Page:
Previously reported human hair solar panel most likely a hoax:
The young man claims he has sent several units out for evaluation which, on the face of it, lends credibility to his claim: ‘I’m trying to produce commercially and distribute to the districts. We’ve already sent a couple out to the districts to test for feasibility,’ he said. On the other hand, this means that he has built prototypes capable of producing 9VDC at 18W. Based on the analysis below, this seems highly unlikely and, unfortunately, seems to indicate this is a deliberate hoax.
As discussed below, the claimed output of this device does not agree with the published properties of photoelectric organic dyes, making it likely that a conventional solar cell is concealed inside the panel. Furthermore, the article states, “Half a kilo of hair can be bought for only 16p in Nepal and lasts a few months, whereas a pack of batteries would cost 50p and last a few nights. People can replace the hair easily themselves, says Milan, meaning his solar panels need little servicing” and “The young inventor says that human hair due to the presence of Melanin is sensitive to light and also acts as a type of conductor”. These statements indicate that the device uses human hair directly, not purified, extracted melanin which further invalidates the claim. The melanin can’t be electrically active because keratin is an insulator. Human hair is non-conductive and not photochemically active as published articles and my own experiments show.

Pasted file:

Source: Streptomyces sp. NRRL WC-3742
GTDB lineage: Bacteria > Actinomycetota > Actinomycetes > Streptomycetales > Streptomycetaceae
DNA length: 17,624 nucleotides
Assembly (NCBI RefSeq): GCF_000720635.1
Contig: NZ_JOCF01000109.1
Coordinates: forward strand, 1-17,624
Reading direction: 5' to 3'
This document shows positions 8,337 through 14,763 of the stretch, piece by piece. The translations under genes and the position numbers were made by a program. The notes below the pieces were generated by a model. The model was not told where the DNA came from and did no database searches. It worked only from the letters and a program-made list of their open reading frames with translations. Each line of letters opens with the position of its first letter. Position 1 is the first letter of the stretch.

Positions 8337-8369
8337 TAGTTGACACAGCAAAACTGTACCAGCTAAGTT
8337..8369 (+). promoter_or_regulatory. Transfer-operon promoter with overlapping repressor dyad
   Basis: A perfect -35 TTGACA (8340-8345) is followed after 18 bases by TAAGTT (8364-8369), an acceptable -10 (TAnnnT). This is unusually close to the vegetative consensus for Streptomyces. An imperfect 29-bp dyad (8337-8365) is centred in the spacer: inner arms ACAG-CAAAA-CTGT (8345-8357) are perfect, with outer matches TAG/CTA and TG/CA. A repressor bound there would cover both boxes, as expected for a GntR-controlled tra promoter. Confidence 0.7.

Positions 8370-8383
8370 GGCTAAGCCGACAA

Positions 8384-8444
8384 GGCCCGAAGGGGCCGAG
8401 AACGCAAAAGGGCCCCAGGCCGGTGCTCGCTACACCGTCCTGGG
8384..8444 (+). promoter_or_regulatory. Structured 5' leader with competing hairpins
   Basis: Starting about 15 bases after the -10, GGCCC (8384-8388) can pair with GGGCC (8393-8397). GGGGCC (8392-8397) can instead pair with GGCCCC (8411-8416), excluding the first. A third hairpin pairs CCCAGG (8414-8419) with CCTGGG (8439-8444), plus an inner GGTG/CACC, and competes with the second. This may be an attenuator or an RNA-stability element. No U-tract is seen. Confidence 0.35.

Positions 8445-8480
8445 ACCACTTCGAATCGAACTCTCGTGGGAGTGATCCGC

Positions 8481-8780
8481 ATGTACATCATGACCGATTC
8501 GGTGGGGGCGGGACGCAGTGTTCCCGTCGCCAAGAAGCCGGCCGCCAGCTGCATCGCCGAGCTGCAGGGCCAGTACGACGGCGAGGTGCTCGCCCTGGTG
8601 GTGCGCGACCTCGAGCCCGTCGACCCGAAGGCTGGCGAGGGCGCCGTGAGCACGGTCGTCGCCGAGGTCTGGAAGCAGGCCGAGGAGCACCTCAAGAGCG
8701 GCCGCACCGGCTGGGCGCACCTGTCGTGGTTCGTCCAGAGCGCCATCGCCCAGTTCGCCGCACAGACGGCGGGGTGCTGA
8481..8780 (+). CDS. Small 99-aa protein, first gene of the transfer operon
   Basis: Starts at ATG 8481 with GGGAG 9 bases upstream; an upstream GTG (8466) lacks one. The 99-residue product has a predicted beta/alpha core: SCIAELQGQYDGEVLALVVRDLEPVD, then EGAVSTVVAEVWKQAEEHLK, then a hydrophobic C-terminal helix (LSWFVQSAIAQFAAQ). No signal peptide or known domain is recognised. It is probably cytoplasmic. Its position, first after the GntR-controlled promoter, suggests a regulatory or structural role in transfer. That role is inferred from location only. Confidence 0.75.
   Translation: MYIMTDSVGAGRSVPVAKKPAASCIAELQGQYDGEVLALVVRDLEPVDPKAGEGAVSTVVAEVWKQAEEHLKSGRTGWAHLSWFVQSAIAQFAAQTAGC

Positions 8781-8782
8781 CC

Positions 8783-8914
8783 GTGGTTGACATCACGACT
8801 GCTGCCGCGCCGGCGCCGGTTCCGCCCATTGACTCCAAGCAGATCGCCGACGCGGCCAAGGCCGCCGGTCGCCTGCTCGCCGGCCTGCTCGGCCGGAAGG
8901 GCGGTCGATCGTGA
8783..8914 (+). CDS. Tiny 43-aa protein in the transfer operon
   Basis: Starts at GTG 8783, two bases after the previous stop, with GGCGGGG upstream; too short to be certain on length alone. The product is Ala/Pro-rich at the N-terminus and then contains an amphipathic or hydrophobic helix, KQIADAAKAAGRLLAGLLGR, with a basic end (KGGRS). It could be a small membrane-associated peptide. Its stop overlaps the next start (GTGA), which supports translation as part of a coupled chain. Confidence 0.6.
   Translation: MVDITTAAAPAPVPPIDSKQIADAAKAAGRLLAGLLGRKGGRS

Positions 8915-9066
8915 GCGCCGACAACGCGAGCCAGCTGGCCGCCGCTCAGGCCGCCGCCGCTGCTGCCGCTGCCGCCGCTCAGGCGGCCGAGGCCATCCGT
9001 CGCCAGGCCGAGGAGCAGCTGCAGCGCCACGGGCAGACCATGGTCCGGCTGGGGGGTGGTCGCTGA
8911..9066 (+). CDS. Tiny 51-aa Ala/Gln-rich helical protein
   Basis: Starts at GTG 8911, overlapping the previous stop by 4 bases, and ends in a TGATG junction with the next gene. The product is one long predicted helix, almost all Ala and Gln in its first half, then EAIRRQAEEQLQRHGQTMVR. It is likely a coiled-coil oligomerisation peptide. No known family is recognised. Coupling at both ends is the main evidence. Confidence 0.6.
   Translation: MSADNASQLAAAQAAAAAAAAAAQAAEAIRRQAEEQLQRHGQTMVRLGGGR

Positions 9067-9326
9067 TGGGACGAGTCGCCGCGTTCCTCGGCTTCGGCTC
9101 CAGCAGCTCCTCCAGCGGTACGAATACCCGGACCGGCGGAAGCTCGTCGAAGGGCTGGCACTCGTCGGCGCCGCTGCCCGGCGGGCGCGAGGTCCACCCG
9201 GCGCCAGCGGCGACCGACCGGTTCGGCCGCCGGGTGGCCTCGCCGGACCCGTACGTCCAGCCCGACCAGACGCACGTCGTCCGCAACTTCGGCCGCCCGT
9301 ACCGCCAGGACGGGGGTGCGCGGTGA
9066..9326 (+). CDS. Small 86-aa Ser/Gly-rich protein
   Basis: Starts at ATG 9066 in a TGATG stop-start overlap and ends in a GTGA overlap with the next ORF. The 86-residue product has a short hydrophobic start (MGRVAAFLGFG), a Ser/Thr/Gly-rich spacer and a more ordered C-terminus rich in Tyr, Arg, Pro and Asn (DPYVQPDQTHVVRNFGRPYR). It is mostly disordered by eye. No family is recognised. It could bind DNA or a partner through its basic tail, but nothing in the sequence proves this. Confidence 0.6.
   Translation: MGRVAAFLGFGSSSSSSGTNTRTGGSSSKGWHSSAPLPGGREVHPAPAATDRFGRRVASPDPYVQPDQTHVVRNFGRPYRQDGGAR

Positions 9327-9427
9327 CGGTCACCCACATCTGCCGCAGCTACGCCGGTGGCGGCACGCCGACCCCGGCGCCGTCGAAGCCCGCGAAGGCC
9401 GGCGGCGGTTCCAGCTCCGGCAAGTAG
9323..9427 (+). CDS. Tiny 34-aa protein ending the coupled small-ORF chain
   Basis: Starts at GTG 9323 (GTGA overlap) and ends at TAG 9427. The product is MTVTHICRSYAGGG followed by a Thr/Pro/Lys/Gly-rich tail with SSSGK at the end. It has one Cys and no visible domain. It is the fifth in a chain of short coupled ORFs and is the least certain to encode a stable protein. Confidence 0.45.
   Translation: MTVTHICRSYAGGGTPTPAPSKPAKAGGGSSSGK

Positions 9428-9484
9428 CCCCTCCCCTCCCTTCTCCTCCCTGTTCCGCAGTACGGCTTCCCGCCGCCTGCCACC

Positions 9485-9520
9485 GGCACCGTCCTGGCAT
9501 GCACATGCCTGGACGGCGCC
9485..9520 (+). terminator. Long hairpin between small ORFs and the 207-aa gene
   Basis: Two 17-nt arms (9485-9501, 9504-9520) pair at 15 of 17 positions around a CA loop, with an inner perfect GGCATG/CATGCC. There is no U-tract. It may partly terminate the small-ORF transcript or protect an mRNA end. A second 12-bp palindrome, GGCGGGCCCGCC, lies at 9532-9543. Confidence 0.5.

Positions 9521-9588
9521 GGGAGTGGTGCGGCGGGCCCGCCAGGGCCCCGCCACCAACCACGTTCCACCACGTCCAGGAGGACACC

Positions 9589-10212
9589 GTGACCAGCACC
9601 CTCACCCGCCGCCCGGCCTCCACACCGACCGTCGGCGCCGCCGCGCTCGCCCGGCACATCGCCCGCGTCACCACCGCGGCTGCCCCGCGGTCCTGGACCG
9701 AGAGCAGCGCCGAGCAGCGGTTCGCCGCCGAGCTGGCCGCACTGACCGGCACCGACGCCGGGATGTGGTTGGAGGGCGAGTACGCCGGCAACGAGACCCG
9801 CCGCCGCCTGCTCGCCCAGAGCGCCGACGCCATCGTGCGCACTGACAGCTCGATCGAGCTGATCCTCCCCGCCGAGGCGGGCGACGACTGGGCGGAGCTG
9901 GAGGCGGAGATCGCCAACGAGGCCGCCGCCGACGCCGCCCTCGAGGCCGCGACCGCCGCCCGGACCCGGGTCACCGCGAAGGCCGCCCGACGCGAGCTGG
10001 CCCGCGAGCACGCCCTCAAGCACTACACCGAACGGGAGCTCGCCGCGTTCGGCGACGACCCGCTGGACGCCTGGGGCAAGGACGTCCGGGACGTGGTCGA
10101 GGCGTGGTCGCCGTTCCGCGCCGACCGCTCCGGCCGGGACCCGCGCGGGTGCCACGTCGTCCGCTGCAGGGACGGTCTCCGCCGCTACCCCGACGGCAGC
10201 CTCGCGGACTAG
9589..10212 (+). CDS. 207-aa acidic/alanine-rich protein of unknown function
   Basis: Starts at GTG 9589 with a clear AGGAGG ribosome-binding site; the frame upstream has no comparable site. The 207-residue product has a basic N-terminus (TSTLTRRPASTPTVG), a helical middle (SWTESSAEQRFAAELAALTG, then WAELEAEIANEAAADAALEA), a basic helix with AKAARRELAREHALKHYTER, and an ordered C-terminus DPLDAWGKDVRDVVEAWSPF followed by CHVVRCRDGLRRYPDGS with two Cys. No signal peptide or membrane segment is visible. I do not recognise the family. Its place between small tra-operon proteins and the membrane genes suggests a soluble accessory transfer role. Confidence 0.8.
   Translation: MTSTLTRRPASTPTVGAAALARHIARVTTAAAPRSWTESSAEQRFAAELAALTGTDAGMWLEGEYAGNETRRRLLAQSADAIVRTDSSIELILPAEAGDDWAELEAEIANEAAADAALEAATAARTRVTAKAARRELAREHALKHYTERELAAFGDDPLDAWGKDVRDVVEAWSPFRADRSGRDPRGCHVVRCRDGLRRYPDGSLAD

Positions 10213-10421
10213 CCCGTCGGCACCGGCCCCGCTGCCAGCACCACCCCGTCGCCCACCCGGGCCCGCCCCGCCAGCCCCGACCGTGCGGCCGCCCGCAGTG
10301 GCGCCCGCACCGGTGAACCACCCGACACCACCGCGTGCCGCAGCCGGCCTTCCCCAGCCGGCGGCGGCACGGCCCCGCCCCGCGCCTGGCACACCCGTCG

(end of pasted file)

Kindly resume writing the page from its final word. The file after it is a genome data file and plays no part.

Nepal Human Hair Solar Panel Hoax
(Thanks Mart K!)